The number of clubs who can afford to consider nothing beyond a player’s current or future quality when recruiting is very small. In the Premier League, you are probably only talking about the top 5 or 6 clubs, and one of those clubs, Chelsea, cannot recruit this Summer due to their transfer ban. Every other club, whether they approach recruitment in a ‘Moneyball’ style or a more traditional model, have to at least consider value, which leads to transfer trends as clubs identify certain leagues or nations offering comparatively better value than others of an equivalent quality. This Summer, recruiting young players from the Football League, particularly the Championship, appears to be one of the more popular trends.

Last Summer there were 26 transfers from Football League clubs to the Premier League, either permanently or on loan. However, that number was swelled by 11 transfers from the 3 relegated sides; Stoke City, West Bromwich Albion and Swansea City. Others including Adama Traore and Matej Vydra had previous Premier League experience too, whilst the likes of Max Kilman at Wolves and Ben Wilmot at Watford were very much long-term prospects and only played a handful of minutes. In terms of young players from recruited from Football League with no prior Premier League experience who played regularly last season (i.e. more than 1000 minutes), David Brooks (Bournemouth), James Maddison (Leicester), Joe Bryan (Fulham), Josh Murphy and Bobby De Cordova-Reid (both Cardiff) are the only examples from the Summer transfer window. This figure increases to 7 if you also include the January transfer window, when Chris Mepham joined Bournemouth from Brentford and Karlan Grant joined Huddersfield from Charlton.

This Summer, there have already been 20 transfers to the Premier League from Football League clubs, with plenty of time for that figure to grow before the window shuts. However, just one player, Jonas Lossl, has joined from one of last season’s relegated clubs, leaving Huddersfield to join Everton. Stoke, West Brom and Swansea continue to offload their Premier League squads, with Erik Pieters and Jay Rodriguez both joining Burnley and Craig Dawson joining Watford (Daniel James also left Swansea to join Manchester United, though did not make any Premier League appearances with the Swans). That leaves 16 players recruited from the Football League without previous Premier League experience, and whilst it is always difficult to say with certainty how many will make regular appearances this season, based on the transfer fees involved, it appears likely that there will be an increase on the 5 regulars from last Summer’s group.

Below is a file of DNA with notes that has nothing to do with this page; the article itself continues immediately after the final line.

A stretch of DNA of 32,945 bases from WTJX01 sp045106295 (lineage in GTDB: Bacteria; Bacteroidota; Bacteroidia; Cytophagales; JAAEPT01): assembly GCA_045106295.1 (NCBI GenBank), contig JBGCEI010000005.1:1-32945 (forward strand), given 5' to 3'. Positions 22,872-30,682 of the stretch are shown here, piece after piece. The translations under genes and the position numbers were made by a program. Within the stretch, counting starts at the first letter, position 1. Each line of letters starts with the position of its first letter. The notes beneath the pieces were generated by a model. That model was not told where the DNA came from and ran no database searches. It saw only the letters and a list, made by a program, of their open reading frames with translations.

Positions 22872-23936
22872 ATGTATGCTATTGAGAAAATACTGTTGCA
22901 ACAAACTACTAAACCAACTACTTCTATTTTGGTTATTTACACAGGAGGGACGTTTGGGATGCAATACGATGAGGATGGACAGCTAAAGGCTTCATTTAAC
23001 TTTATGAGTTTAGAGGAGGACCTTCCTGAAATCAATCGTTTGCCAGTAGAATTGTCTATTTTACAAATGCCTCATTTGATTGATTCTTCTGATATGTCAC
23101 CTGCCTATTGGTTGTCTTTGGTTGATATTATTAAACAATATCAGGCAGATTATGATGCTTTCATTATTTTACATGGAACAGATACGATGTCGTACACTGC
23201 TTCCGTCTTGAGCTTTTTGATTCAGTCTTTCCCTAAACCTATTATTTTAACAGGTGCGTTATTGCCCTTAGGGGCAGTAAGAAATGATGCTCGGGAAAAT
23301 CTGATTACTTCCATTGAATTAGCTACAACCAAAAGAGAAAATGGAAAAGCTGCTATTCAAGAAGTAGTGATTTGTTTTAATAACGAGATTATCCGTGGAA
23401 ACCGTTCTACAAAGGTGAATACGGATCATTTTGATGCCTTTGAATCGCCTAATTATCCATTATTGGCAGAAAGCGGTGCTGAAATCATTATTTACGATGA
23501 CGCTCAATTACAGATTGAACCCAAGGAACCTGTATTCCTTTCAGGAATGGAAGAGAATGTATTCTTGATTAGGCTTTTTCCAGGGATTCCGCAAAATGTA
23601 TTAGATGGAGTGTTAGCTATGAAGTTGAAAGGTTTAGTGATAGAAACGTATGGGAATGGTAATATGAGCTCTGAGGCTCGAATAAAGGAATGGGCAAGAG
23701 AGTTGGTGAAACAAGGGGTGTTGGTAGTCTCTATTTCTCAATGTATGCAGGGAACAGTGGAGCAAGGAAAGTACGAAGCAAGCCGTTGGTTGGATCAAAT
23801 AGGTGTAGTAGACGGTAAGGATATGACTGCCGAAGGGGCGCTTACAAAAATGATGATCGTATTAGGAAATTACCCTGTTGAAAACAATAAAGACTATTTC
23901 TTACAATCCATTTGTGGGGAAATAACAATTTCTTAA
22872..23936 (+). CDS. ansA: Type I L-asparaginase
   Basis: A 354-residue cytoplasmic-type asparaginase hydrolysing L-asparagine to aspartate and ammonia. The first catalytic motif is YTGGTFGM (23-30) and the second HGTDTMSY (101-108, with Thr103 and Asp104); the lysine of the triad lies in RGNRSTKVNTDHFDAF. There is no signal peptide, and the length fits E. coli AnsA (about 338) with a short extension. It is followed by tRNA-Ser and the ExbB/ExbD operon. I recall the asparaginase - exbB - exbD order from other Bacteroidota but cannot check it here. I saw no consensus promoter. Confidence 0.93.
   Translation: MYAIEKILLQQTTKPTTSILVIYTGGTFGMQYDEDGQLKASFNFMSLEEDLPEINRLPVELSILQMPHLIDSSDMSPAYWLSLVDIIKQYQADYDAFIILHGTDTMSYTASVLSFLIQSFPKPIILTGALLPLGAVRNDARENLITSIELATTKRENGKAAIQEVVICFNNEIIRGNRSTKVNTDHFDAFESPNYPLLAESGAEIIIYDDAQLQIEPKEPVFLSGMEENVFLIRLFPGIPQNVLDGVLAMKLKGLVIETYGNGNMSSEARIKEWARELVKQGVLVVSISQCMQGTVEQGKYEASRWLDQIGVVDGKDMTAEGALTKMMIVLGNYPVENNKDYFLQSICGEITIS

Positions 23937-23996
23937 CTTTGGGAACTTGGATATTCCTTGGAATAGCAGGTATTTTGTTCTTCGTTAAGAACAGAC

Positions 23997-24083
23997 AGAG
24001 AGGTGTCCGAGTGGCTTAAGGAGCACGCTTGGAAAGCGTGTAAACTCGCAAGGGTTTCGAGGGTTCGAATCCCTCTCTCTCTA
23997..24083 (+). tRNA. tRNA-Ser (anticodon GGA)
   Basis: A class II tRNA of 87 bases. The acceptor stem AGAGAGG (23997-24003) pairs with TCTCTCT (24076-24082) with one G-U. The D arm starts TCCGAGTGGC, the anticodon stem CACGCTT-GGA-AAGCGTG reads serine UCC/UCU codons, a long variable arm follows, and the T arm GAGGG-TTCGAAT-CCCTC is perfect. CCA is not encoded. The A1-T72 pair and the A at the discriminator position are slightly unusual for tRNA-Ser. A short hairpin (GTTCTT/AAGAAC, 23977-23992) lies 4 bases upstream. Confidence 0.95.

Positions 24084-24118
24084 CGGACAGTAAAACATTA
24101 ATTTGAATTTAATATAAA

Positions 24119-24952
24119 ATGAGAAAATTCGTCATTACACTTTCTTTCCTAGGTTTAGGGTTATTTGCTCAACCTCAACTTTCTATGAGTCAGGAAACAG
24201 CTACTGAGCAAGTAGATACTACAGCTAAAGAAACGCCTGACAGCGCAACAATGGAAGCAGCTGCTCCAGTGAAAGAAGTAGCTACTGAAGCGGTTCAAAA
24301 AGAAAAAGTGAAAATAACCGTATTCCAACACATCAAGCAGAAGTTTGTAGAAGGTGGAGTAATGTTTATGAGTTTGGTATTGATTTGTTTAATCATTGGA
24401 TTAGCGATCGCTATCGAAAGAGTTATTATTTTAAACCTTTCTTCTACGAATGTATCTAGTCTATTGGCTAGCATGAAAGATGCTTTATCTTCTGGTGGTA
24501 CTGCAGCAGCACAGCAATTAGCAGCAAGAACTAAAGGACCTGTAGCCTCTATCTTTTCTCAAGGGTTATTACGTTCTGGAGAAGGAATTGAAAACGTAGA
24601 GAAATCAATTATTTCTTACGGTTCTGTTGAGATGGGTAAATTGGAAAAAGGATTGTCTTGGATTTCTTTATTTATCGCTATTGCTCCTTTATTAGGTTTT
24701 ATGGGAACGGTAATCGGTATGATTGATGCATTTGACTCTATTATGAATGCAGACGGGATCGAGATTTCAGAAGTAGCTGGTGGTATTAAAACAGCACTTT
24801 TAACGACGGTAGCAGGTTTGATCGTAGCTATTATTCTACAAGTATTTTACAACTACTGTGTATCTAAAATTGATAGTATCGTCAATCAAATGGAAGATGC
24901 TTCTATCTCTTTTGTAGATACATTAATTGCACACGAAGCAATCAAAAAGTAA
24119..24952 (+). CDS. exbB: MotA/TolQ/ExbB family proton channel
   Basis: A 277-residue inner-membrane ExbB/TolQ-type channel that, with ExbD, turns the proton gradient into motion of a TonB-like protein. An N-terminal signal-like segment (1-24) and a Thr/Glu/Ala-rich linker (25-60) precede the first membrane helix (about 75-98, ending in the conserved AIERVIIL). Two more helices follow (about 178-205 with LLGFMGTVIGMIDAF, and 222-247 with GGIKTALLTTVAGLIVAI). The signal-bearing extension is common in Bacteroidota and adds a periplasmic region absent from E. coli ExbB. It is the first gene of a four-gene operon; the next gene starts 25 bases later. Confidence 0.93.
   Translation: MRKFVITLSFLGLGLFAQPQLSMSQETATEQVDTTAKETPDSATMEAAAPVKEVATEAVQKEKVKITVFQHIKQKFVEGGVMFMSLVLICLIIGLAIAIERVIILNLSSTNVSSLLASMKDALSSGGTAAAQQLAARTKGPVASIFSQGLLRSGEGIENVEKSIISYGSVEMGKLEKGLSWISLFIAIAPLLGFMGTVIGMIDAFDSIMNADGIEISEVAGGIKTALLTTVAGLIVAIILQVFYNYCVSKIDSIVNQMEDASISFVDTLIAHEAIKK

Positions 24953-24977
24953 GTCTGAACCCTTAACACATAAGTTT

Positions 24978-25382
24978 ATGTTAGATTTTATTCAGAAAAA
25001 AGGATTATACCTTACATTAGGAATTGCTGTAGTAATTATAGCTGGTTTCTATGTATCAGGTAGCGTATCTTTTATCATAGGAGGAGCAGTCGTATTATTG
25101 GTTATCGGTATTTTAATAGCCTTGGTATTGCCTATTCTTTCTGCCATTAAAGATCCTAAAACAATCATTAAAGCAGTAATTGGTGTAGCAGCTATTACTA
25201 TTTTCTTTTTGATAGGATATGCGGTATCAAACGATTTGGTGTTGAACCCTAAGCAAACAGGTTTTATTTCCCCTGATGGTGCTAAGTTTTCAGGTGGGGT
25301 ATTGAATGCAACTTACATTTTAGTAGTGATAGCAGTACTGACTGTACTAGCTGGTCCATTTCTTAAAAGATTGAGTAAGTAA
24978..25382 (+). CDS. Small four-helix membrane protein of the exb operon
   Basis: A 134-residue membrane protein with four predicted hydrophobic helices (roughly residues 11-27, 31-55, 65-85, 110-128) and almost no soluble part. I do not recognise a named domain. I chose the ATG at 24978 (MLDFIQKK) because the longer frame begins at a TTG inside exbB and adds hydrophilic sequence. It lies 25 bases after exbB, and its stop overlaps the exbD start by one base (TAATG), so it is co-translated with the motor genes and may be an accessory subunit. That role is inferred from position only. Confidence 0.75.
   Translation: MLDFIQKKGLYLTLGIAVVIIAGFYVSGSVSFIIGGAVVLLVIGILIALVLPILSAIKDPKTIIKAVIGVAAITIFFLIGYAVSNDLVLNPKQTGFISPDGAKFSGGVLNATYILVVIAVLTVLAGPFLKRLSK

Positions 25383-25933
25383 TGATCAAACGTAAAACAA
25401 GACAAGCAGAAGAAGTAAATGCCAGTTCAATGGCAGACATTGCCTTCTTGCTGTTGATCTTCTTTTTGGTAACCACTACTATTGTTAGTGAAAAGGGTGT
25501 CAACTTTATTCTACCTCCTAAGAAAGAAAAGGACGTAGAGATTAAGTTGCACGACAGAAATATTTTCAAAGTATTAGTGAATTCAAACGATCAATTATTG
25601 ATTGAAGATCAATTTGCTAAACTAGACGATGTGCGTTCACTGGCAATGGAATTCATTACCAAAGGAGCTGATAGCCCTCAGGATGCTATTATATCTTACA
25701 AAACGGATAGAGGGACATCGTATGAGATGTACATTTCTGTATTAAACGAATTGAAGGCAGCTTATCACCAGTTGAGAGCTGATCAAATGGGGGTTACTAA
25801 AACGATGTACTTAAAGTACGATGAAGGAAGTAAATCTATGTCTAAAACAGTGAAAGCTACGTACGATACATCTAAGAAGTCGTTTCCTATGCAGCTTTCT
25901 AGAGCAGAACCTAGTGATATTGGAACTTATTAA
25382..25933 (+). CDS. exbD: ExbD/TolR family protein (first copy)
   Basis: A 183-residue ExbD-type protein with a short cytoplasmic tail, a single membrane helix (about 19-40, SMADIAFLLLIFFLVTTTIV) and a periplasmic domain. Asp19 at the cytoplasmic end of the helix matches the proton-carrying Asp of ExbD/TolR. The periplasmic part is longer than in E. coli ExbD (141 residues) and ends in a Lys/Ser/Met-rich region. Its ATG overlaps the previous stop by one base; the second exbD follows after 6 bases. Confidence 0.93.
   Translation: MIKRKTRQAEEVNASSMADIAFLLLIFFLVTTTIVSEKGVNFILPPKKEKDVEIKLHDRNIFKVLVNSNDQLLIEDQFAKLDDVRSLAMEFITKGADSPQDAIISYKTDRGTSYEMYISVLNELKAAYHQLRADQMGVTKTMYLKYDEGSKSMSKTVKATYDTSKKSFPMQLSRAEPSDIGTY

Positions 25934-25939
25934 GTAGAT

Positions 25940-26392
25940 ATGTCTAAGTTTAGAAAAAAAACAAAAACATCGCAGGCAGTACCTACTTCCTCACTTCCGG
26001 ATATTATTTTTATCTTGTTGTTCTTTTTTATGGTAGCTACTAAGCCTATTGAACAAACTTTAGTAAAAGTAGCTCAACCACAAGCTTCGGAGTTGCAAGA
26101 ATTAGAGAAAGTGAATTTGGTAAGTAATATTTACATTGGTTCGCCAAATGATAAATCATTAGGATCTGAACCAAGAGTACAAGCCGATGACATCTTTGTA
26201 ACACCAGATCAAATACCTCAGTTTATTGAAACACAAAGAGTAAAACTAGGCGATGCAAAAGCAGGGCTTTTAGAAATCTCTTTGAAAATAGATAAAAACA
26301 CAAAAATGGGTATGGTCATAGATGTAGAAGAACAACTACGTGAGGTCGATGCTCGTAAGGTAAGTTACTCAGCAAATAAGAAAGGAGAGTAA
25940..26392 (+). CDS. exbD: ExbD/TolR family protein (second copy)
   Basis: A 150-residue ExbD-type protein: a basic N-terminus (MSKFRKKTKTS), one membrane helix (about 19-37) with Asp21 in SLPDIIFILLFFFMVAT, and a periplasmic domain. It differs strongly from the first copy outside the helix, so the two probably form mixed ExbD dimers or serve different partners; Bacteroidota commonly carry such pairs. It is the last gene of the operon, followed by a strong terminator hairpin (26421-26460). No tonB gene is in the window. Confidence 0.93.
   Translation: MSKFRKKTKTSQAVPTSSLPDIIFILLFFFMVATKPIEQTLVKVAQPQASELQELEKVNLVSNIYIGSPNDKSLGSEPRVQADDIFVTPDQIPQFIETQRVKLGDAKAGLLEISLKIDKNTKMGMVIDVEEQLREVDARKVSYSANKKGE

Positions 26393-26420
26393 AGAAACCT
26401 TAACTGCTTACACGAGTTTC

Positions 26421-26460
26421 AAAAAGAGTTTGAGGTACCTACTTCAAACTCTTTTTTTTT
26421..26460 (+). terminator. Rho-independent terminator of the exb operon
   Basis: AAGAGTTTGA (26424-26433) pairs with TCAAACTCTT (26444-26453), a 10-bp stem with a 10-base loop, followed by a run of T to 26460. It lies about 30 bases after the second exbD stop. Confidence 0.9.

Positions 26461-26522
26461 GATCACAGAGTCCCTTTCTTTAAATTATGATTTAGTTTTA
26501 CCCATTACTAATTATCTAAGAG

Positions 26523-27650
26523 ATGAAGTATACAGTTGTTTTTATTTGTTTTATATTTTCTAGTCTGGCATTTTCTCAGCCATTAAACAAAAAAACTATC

The question therefore is, what has driven this current trend for recruiting young players from the Football League? Any form of statistical analysis of the trend itself rather than the players involved would have little value due to the fact that the sample size from last season was so small. That sample size could be increased if you included the players who stepped up from the Championship with the 3 promoted clubs; Wolves, Fulham and Cardiff. However, this would prevent any assessment of the value of these players as those who were recruited were recruited by clubs then in the Championship, and therefore would not have paid the same premium that Premier League clubs typically have to play. It would also ignore the fact that playing in the Premier League for the first time following a promotion is a different challenge to joining a new club and playing in the Premier League for the first time simultaneously.

The main hypothesis I could pose would be that clubs have looked at the success of David Brooks and James Maddison last season, as well as the success of Wolves as a team, and have drawn the conclusion that the quality gap between the Championship is not too big. Brooks was Bournemouth’s joint 3rd top scorer with 7 goals and joint 3rd for assists with 5, whilst Maddison was Leicester’s 2nd top scorer with 7 goals and topped their assists chart with 7. Wolves were best of the rest with their 7th placed finished built around a core of players who had won the club promotion like Conor Coady, Matt Doherty and Ruben Neves, so it is clear that it is possible to jump from the Championship to being an important, effective player in the Premier League straight away. So who, if anyone, will become the Brooks’ and Maddison’s of the 2019/20 season, and will the trend continue into next Summer’s transfer window?